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Accomplishing pressure in the academy

One of the advantages of operating a relatively obscure blog—with a select audience like you, good people—is that it attracts little spam. Oh, there’s the Viagra merchant who recently latched on to The Sun’s blogs and has been methodically larding the comments with substandard English.*

But since I write occasionally about academics, I’ve drawn the attention of spammers for term paper services, and the things they write are truly pathetic.

Here’s the opening sentence from a comment I deleted this morning: “No one can be ready to a great academic papers accomplishing pressure.”

Obviously written by a machine or a non-native speaker. Or a machine programmed by a non-native speaker.

It leaves you wondering who patronizes these services. Presumably there are non-native speakers whose command of standard American is so sketchy that this stuff makes some kind of sense to them. And—back me up, fellow wielders of the red pen—there are native speakers in our classes whose prose is not far off this.

But it must be economically viable, even if only one spam recipient in a thousand, or ten thousand, or a hundred thousand, takes the bait. After all, undergraduate and graduate cheating is, at a guess, as common as cheating on the income tax, so there is a tremendous potential market out there, and many consumers do not appear to be particularly discriminating.**

But then, learning is less what the university enterprise is about than certification for membership in the upper middle class. If learning were actually prized in this fair country, there would be less moronic legislation attempting to curb it.

Doubt me? Think that’s too sour? NPR interviewed Richard Arum, one of the co-authors of Academically Adrift, this morning. The book concludes, after studying 2,300 students at twenty-four universities over four years, that there were “no statistically significant gains in critical thinking, complex reasoning, and writing skills for at least 45 percent of the students in our study. An astounding proportion of students are progressing through higher education today without measurable gains in general skills. ...”

I expect that many of the 45 percent may be susceptible to help with readying a great academic papers.


*Are these comments, which vary from post to post, being generated mechanically, or is some poor soul actually troubling to write fresh nonsense each time?

**I once had two students who submitted papers that were identical in paragraph structure and language in the same class. They were stunned when I confronted them. I suspect that many students have so little an ear for the written language that they do not understand that there are people who hear echoes and perceive similarities.



Posted by John McIntyre at 9:37 AM | | Comments (7)


My son is a pre-vet student at Texas A&M. He often complains that he has to take courses, such as organic chemistry or philosophy, that he believes are a waste of his time. I frequently remind him about getting a "well rounded education" and "critical thinking skills." With a mother who is a technical writer, he knows better than to complain that the writing/reading components of his classes are a waste of time, but I've known many students who felt that way. ("Ahm gonna be a math teacher--why d'I need to learn to right good English?") Sadly, many universities gave in to such students and don't bother to teach/enforce the basics. Many years ago in an advanced writing course, a fellow student of mine wrote SO badly, I bled all over her papers whenever we had peer reviews--and she wanted to be an English teacher! GAH!! That is the source of the problem. You can get a BA in English with a D average.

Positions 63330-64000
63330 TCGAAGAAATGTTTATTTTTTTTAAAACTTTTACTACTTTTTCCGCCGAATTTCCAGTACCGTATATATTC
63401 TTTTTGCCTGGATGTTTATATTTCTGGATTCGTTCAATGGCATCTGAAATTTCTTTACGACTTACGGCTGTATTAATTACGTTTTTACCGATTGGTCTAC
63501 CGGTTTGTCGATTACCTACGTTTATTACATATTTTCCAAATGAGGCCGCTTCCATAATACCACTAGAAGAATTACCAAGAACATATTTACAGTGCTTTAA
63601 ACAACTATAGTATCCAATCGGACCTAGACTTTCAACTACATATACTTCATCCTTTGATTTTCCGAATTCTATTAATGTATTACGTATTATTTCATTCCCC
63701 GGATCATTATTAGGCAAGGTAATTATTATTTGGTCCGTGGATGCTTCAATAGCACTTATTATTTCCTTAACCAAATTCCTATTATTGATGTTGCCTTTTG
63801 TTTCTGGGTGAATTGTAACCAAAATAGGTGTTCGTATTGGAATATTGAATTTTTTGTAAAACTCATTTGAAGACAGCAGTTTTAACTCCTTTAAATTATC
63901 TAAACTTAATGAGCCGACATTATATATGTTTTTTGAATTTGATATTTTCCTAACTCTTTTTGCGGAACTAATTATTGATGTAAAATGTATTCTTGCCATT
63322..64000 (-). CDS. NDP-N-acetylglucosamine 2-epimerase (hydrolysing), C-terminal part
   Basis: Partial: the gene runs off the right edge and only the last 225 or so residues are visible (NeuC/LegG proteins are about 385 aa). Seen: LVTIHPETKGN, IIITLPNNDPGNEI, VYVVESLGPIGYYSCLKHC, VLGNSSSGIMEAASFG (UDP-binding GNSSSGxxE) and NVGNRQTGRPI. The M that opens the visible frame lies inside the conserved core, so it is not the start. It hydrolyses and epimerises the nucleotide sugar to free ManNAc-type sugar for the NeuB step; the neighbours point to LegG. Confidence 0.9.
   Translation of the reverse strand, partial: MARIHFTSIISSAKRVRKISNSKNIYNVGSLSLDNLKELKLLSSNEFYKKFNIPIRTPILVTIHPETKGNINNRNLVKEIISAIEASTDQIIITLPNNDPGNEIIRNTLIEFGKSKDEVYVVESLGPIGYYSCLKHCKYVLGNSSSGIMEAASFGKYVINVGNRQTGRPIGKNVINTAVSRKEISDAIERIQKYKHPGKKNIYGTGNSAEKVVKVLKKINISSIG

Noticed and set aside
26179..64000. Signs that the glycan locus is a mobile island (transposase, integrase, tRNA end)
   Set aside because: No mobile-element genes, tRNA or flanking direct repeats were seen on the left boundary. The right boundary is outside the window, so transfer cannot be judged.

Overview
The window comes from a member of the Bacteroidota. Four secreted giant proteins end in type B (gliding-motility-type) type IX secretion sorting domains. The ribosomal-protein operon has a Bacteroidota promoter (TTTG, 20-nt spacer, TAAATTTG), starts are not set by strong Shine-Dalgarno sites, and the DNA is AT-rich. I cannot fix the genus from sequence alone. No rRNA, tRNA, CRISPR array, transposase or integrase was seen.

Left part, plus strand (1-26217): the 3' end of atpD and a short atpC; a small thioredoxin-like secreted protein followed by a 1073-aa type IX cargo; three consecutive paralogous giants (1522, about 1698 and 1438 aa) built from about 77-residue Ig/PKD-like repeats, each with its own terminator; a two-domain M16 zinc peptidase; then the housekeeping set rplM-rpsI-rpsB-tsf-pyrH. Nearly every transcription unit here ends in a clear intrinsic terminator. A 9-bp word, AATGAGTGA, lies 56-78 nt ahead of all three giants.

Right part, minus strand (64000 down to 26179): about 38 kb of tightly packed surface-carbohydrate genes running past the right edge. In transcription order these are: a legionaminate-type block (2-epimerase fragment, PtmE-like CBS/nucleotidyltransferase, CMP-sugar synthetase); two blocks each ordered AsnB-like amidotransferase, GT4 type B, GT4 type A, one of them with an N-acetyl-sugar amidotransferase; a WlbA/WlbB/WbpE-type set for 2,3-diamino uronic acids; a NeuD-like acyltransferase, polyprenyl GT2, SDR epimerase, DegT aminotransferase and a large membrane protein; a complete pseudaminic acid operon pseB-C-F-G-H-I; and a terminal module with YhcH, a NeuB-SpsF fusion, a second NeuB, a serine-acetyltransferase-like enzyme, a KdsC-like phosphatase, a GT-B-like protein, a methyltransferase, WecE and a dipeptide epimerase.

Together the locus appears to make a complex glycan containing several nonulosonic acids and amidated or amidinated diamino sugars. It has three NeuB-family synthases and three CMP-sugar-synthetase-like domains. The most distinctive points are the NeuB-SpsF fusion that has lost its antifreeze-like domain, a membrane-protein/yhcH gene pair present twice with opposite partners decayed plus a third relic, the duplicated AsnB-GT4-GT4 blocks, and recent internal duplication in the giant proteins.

Last evening I caught the very tail end of a PBS Frontline episode titled, "Digital Nation: the World Wide Web'. Wish i'd seen the entire piece, but I was enjoying a superb PBS American Experience, hmmmm......... or was it American Masters......... on the amazing jazz master, Dave Brubek, which overlapped the Frontline broadcast. Dave Brubek, what an incredible American treasure, still going strong, riffin' and jamin', well into his 90s. But I digress.

Watching frontline, I immediately was privy to a discussion/ interview w/ a group of obviously very bright, enthusiastic MIT undergrads who were ruing the fact that for some reason their writing skills, particularly in the long-form essay realm, had been admittedly found sorely lacking.

One pretty articulate Asian-American student shared that when he wrote, he might lay down a set of fairly coherent (in themselves) shortish paragraphs, but in viewing them in their totality, the main trend of thought, or as he put it, "the big picture' point of view, hypothesis, or key concept was lost, or at best vaguely articulated. This was troubling to him, but he couldn't put his finger on how to remedy this bothersome bugaboo.

Most of this handful of gathered MIT students agreed that being immersed in this digital, multi-tasking, technocentric age, their younger generation, most significantly, can lose the ability, or even need to think critically in 'the big-picture' mode, consumed by all the major social-networking distractions they deal w/ on almost a 24/7 basis, each and every day of their young lives. The need for instant gratification is seemingly becoming the bane of our 21st century existence.

Facebook, Twitter, Myspace, by their very ephemeral, episodic, nature--with their limited-number-of-characters stipulation-----instrinsically encourage mere off-the-cuff spurts of limited communication, rather than a more entailed, thought-out, coherent stream of well-crafted prose. Most of this communication amounts to idle chatter, and self-indulgent kvetching. Hardly deep thoughts.

I have a few friends who e-mail me w/ just a "Subject" line filled in, (say, "Guess who died?), and no copy. And they actually expect me to respond intelligently, as if I have super divination powers. (Ugh!) One of these "friends", happens to be a copy editor at L.A.'s preeminent daily newspaper, so you would think as somewhat of a wordsmith he would know better. Fat chance.

The final segment of last night's Frontline focused on the huge impact on today's young folk (not exclusively young folk, granted) of internet gaming, particularly the immensely popular, seemingly all-time-consuming World of Warcraft phenomenon.

The segment highlighted a recent International World of Warcraft Convention w/ literally hundreds of rabid 'crafters'(?) eagerly assembled to finally meet face-to-face for the first time w/ gamers they'd only experienced as virtual avatars while engaging in their verging-on-obsessive 3-D Warcraft battles, and quests.